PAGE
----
It destroys your trust in yourself. When the nasty little voice in your head is hurling unkind words at you, it’s impossible to simultaneously trust yourself. And trusting yourself is key to any kind of change — especially a positive change in dietary habits.

It’s really believable. The voice that’s spewing out that steady stream of negative talk is powerfully persuasive. It knows the right phrases, the exact tone, the fastest way to cut you off at the knees. But the voice isn’t always obvious; it can be clever, slippery and so hard to pin down that you’re not even aware of its presence until the damage is done.

Knowing that negative self-talk is a nasty habit is one thing. Stopping it is another issue altogether. The first step is to simply draw attention to the voice in your head. What is it saying? And whose voice is that anyway? Try this exercise: for one hour every day, become acutely aware of your negative self-talk. You don’t have to confront it right away; this first step is a fact-finding mission. Take a step back from the voice, and listen to it with curiosity. Give it lots of space to express, but stay non-committal. For some people, 15 minutes of this practice is plenty, as long as it’s consistent. The voices didn’t take hold overnight. They won’t go away that fast either. Be patient–and consistent.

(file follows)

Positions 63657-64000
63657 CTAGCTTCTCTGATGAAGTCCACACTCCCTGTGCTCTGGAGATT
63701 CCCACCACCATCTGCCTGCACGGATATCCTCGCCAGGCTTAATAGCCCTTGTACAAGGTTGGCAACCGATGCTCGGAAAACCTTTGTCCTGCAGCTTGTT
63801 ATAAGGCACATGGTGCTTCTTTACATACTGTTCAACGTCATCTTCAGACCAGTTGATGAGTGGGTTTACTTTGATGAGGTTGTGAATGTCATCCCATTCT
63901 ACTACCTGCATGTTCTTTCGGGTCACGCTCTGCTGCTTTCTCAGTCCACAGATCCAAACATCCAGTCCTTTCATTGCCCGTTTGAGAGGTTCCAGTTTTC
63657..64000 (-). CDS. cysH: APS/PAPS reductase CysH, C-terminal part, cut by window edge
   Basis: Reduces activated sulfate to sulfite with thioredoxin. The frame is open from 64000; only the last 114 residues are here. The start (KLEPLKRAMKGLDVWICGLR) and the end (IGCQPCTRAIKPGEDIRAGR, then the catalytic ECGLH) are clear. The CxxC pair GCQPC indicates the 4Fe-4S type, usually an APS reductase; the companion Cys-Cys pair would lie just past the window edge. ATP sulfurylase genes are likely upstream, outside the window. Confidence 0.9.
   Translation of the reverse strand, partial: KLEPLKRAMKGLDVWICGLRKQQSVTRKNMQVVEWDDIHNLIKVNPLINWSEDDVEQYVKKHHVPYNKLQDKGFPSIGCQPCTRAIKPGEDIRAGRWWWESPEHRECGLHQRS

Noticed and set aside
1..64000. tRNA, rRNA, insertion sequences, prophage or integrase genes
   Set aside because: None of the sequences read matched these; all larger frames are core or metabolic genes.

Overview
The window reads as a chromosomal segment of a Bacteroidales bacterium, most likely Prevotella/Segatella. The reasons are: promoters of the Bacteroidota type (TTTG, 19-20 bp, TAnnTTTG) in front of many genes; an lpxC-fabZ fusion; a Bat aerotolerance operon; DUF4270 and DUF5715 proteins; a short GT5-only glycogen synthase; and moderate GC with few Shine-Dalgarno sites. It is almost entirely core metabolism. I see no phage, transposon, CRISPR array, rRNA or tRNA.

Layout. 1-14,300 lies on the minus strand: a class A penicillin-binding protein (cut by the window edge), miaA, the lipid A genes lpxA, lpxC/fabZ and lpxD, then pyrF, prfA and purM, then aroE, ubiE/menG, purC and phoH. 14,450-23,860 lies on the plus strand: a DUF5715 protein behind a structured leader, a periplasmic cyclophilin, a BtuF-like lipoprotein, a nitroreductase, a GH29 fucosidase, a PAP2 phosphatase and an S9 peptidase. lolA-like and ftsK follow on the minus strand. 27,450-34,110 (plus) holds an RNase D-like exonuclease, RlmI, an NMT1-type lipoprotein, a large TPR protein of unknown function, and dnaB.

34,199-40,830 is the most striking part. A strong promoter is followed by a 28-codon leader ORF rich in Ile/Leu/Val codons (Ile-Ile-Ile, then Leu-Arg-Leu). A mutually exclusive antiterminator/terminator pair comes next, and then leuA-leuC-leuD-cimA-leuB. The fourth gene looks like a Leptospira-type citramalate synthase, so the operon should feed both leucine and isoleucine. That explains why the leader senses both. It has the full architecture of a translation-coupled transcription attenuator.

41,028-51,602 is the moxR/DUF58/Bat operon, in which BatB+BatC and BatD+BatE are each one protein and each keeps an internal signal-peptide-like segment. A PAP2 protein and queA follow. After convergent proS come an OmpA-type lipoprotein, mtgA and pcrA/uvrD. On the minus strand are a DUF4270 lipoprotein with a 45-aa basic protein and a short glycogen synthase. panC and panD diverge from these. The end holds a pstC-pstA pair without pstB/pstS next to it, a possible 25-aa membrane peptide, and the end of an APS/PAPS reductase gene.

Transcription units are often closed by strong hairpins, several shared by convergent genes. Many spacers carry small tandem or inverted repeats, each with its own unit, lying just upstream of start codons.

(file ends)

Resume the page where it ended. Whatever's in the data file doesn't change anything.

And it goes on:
Once you’ve become painfully aware of your own negative self-talk, talk back. This is your chance to say all those things you didn’t get to say in real life. If it’s possible for you, talk back out loud. Really loud. It’s freeing to holler at the voice that represents the critical people from your past.